This is a follow up to my Simple(ish) Self-Hosted Streaming with Nginx guide. If you haven't read that, read it first, this will make a lot more sense.

That basic guide illustrates how to make your own 'streaming platform' independant of services like YouTube, Facebook Live, Periscope etc and their branding, advertising, restrictions, and policies.

One feature 'missing' from that simple guide is adaptive HLS, which allows bandwidth to be optimised (smaller displays and devices will request a lower resolution stream), and also ensures that the stream degrades gracefully for users with limited bandwidth (e.g. poor mobile data, rural broadband etc) which affected.

How it works

The underlying principle is really simple, the stream is converted - or transcoded - into a few different versions alongside the original HD one, each being smaller and requiring less bandwidth.

If your server is low spec, and you've got plenty of bandwidth where you're streaming from, it can be more efficient to send different streams from the source. However, this method is obviously a lot simpler for whoever's streaming content!  

With HLS, the stream is split into 6 second clips. When the browser detects that it takes longer than 6s to get the next clip, or when the window is smaller than the resolution of the clip, it will request a smaller version of the next clip.

This happens almost seamlessly, in most cases the user will see the quality change but the stream shouldn't stall or 'buffer' whilst they're watching it.

Nginx: Yes, it can do this too

We can do all of the above with nginx (seriously, this server never ceases to amaze me) and the free ffmpeg tool.

The configuration examples below assume you've got an nginx instance configured as directed in my Simple(ish) Self-Hosted Streaming guide.


You need to make a couple of changes to the nginx.conf file, edit the livestream block as below;

application livestream {
   live on;
   exec /usr/bin/ffmpeg -i rtmp://localhost/livestream/$name -async 1 -vsync -1
     -c copy -f flv rtmp://localhost/adapthls/$name_src;
     -c:v libx264 -c:a aac -b:v 256k -b:a 32k -vf "scale=480:trunc(ow/a/2)*2" -tune zerolatency -preset veryfast -crf 23 -f flv rtmp://localhost/adapthls/$name_low
     -c:v libx264 -c:a aac -b:v 768k -b:a 96k -vf "scale=720:trunc(ow/a/2)*2" -tune zerolatency -preset veryfast -crf 23 -f flv rtmp://localhost/adapthls/$name_mid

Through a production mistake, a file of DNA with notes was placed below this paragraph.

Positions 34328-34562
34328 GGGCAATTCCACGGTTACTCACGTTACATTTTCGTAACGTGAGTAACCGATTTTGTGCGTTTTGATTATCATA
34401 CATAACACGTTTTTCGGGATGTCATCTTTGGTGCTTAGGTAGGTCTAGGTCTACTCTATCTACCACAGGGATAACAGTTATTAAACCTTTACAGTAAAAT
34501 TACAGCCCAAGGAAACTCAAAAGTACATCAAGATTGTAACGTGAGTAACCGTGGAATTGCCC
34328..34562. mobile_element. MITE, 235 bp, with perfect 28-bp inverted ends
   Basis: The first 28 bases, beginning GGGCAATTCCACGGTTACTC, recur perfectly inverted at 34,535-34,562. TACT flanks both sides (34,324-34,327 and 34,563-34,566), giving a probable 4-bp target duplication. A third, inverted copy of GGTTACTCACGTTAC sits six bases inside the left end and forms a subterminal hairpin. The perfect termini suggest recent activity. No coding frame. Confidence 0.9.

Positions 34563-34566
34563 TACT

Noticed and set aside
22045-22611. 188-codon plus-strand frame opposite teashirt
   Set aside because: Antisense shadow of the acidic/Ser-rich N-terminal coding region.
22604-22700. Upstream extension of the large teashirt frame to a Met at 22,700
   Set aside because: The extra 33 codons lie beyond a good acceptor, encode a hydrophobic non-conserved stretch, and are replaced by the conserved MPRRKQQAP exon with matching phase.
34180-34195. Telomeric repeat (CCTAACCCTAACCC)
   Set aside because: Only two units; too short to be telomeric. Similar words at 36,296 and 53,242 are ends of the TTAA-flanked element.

-c:v libx264 -c:a aac -b:v 1920k -b:a 128k -vf "scale=1280:trunc(ow/a/2)*2" -tune zerolatency -preset veryfast -crf 23 -f flv rtmp://localhost/adapthls/$name_hd; 

This executes the ffmpeg command when it starts receiving a stream and, instead of converting it to HLS as before, it creates four new streams that are looped back to the server itself, each with a different qualtiy level.

Then you need to parse all four of these streams into a single HLS stream, this can be done with a new RTSP application block as follows (just insert it below the livesream block)

application adapthls {
   live on;
   hls on;
   allow publish;
   deny publish all;
   hls_path /mnt/hls;
   hls_fragment 6s;
   hls_playlist_length 60;
   hls_variant _low BANDWIDTH=288000;
   hls_variant _mid BANDWIDTH=864000;
   hls_variant _hd BANDWIDTH=2048000;
   hls_variant _src BANDWIDTH=3000000;

The clever bit here are the hls_variant lines which match the suffixes in the four streams above and the BANDWIDTH parameter specifies the minimum amount of bandwidth required for this stream.

Nginx handles generating the various .m3u8 playlist files needed to make this technique work transparently!


You should also change a few parameters in the player HTML file to streamline how it will handle the change between different levels;  

   var player = videojs('video-player', {
   nativeAudioTracks: false,
   nativeVideoTracks: false,
   liveui: true,
   vhs: { overrideNative: true, 
          smoothQualityChange: true, 
         enableLowInitialPlaylist: true }   

Again, you can find a lot more information on these parameters on the video.js site.

Go Live, and test!

That's it. Fire up OBS or your favourite streaming app as before and send a stream (ideally 1080p to see the full effect).

Firefox has a handy Throttling tool, as does Google Chrome. These tools allow you to simulate a slower bandwidth connection than your own, if you adjust between various connection bandwidths you should (after a few seconds) see the stream quality change.

Performance and Scalability

This is pushing it a bit for the $10/mo Digital Ocean VM I previously recommended for testing. It will just about handle the transcoding but will struggle to support many viewers. A four-core VM, however, can comfortably handle over 100 viewers in my testing, whilst also transcoding the video.